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Technology & Social Media during COVID-19 Pandemic

Submitted by: Dr. Hannah R. Marston, & Dr. Deborah J. Morgan
Health and Wellbeing Strategic Research Area, The Open University, UK
Centre for Innovative Ageing, Swansea University, UK

Key Highlights:

  • Social isolation can affect adults of all ages and should not be underestimated.
  • Social media platforms and technology can provide adults with ways of practicing healthy distraction and opportunities to stay socially connected.
  • Technological applications like Skype can facilitate face-to-face connections.
  • For most people, loneliness and social isolation will be a short-lived, but for others it may become a long-term issue.


Society has witnessed a phenomenal and unprecedented change to its daily life, since March 2020. COVID-19 striking at the heart of the world bringing business, education, lifestyle, tourism, and citizen behaviour to a standstill.

This change in various societal, business, education and individual ecosystems is likely to result in a myriad of consequences, some of which will be short-lived, while for others long-lasting. For many citizen​s,​the new change in behaviour and identifying a new routine has and will continue to be difficult, this too is compounded with additional variables and activities such as home schooling, grocery shopping for vulnerable relatives, friends, and members of the community. For other citizens, categorized as keyworkers, from health practitioners, public sector (e.g. emergency service responders), stakeholders/charity workers who are answering the telephone to those citizens who are the most vulnerable in society; and are offering guidance and advice relating to their concerns will be witnessing at first hand the impact that this pandemic is having on our society.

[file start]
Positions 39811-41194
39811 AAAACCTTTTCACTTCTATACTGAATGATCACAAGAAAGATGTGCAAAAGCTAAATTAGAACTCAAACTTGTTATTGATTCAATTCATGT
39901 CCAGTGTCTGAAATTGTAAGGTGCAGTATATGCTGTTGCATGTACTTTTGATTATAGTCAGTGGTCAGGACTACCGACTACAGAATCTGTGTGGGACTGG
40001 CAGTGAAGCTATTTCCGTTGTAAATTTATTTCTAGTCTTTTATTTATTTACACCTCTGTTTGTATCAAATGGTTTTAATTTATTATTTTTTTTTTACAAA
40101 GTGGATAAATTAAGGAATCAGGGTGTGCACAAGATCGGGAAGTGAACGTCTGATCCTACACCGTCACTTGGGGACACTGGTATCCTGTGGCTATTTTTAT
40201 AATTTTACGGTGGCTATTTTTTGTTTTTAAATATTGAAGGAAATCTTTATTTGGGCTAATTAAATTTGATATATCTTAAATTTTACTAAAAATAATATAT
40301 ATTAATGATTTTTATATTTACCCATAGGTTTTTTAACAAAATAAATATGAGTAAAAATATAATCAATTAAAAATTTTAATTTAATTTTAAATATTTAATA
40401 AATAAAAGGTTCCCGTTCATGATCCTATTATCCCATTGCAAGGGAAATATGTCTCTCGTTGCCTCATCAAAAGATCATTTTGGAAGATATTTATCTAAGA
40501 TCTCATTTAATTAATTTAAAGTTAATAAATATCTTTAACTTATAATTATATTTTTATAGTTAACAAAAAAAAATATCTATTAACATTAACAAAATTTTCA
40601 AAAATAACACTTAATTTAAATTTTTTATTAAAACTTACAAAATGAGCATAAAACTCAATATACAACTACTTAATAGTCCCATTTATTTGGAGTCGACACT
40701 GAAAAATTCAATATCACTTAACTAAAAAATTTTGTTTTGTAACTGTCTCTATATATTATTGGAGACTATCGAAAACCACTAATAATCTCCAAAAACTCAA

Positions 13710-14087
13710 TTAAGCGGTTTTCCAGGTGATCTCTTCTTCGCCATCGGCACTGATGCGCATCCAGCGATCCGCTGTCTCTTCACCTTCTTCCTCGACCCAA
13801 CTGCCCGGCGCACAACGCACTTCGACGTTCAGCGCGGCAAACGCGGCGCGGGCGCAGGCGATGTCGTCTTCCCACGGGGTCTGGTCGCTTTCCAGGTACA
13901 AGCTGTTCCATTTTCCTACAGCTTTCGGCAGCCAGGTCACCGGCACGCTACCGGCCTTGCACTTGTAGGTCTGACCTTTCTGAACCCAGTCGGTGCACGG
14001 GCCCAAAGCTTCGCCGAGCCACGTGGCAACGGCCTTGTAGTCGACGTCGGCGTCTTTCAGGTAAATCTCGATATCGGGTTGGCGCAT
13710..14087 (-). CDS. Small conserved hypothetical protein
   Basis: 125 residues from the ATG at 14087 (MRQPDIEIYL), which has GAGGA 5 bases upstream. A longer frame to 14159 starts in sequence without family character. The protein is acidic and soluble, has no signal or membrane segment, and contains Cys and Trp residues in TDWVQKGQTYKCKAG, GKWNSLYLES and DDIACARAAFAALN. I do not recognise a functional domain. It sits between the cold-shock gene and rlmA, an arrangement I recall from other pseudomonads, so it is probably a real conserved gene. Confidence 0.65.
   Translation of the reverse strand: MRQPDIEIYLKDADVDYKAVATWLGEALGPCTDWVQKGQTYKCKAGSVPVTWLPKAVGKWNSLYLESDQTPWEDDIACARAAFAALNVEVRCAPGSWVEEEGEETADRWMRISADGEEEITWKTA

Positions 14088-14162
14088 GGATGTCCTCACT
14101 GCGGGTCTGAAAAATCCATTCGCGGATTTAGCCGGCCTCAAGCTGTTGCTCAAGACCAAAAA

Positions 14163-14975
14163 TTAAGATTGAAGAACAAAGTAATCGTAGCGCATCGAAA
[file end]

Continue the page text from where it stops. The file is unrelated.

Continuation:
The aim of this position piece is to discuss the impact of COVID-19 in relation to isolation, social connectedness, and how technology can facilitate positive distractions from the day-to-day routines for citizens during this pandemic.

Loneliness and social isolation have been at the forefront of policy concerns for several years, yet, COVID-19 is bringing the issue to the fore for people of all ages, as concerns are expressed about the negative impact of self-isolation. This is a particular concern for older adults and those with underlying health conditions who face the possibility of self-isolating for several months.

Loneliness is defined as an unpleasant negative feeling when there is a perceived disconnect between achieved and desired quality and/or quantity of social contacts (de Jong Gierveld, 1998). Social isolation, on the other hand, is an objective measure related to the absence of social contact (Wenger & Burholt, 2004). Previous work has shown that loneliness is often triggered around major life changes, e.g. having a baby, retirement, bereavement, onset of illness or disability, caring responsibilities. Changes to our way of life, as a result of the current pandemic, will also increase feelings of loneliness and social isolation for many.